Making vaccines is a bad business. If you do your job well, your healthy customers may suspect that they didn’t really need that shot in the first place. And there are multiple ways to screw up: the vaccine might be ineffective, or it might cause an adverse reaction, opening you up to expensive legal attack. Then there are the business complications. If it surfaces that you developed a vaccine, but didn’t make it available for reasons of profitability, you will be pilloried by press and politicians. Altogether, the downside tends to outweigh the upside, so vaccine research hasn’t always been well-funded or hotly pursued.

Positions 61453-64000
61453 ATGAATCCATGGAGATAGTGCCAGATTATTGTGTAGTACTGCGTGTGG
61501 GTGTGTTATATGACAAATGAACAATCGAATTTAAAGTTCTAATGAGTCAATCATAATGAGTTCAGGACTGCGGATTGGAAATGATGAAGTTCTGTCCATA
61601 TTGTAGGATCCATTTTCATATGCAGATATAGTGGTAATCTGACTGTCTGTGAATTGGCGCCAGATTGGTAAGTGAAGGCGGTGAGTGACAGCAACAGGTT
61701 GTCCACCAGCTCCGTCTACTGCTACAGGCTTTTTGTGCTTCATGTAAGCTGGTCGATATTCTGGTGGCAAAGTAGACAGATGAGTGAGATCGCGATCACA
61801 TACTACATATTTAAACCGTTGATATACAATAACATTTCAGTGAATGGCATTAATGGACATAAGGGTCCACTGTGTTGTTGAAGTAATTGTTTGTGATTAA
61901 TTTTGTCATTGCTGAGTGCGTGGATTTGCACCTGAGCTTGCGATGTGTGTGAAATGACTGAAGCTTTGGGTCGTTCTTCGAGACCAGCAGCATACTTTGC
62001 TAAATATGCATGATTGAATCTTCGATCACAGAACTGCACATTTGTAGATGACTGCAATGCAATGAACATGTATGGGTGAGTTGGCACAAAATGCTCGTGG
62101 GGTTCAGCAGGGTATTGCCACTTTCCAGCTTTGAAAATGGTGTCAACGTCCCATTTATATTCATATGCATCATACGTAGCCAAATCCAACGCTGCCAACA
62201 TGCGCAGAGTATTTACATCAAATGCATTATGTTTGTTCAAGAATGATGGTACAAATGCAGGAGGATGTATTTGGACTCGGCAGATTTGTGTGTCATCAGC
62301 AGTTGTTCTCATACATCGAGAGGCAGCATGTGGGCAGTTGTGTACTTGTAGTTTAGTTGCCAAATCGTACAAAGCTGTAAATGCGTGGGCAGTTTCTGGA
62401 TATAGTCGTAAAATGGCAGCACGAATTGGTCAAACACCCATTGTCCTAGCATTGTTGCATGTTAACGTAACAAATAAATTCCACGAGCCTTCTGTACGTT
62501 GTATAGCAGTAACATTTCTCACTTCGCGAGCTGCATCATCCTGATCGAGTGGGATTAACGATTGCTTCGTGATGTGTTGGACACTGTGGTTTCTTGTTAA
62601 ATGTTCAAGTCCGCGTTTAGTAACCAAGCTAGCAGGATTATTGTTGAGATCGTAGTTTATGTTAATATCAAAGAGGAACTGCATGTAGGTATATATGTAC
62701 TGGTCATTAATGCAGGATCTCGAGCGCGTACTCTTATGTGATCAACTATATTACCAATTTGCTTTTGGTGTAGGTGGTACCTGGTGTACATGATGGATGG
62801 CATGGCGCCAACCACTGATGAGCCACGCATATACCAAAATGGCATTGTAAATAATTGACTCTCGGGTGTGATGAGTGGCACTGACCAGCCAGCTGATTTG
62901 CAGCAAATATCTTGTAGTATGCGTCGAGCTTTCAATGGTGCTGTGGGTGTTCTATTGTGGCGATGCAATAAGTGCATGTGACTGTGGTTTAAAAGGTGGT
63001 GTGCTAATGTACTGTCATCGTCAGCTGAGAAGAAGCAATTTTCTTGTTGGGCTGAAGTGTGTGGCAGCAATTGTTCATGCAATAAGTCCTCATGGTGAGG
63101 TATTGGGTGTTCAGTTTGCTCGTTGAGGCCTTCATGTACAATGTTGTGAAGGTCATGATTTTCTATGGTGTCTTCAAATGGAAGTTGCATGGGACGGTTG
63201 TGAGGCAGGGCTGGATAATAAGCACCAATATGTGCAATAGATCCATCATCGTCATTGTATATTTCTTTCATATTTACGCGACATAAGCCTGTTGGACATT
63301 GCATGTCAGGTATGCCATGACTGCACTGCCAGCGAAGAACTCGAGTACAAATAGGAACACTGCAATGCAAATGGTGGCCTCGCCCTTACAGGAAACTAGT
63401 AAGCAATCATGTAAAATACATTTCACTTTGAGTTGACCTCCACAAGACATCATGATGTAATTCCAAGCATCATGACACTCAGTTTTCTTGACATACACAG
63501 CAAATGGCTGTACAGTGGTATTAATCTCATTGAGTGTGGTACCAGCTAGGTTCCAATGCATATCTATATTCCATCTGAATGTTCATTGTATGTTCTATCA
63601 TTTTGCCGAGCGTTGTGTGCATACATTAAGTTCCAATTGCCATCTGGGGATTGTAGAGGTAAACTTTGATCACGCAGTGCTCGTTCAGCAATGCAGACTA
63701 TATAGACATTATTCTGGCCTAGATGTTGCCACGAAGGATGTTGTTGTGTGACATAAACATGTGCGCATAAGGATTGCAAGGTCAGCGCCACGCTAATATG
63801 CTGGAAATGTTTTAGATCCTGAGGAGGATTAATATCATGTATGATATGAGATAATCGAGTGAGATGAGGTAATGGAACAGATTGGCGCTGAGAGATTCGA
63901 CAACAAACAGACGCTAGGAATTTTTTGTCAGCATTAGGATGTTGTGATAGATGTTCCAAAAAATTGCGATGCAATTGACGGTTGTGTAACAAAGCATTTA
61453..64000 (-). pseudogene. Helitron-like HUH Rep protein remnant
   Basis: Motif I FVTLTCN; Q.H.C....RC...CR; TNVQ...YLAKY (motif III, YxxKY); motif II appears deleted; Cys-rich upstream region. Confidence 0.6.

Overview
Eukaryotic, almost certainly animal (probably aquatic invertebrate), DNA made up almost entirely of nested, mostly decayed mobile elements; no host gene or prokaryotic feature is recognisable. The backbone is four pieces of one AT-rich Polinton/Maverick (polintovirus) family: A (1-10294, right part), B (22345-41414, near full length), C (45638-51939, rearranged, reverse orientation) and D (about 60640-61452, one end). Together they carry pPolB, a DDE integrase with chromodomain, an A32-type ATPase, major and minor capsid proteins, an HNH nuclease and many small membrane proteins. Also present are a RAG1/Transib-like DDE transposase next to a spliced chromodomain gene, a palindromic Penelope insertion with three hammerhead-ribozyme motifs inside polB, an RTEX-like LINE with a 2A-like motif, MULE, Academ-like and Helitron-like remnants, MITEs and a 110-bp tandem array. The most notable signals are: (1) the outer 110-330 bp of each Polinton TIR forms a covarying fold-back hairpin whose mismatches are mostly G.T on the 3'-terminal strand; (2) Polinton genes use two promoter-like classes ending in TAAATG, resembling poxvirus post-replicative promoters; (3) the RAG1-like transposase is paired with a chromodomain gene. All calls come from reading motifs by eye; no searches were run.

Some recent research with the Ebola virus is very encouraging, though, and signifies the rise of the genomic approach to medicine. Viruses are recognized in our bodies by their surface coating. Suppose we just take a gene that codes for part of the coat of a disease-causing virus and stick that in another harmless virus? Then the harmless virus can be used to instruct the body about the evil one, just as the sheriff might wave an escaped convict’s shirt under a bloodhound’s nose. Sic ‘im, boy! Neat trick, eh? Read about it here: Fast vaccine offers hope in battle with Ebola. Here’s another good summary courtesy of Corante: But Did They Get A Cold?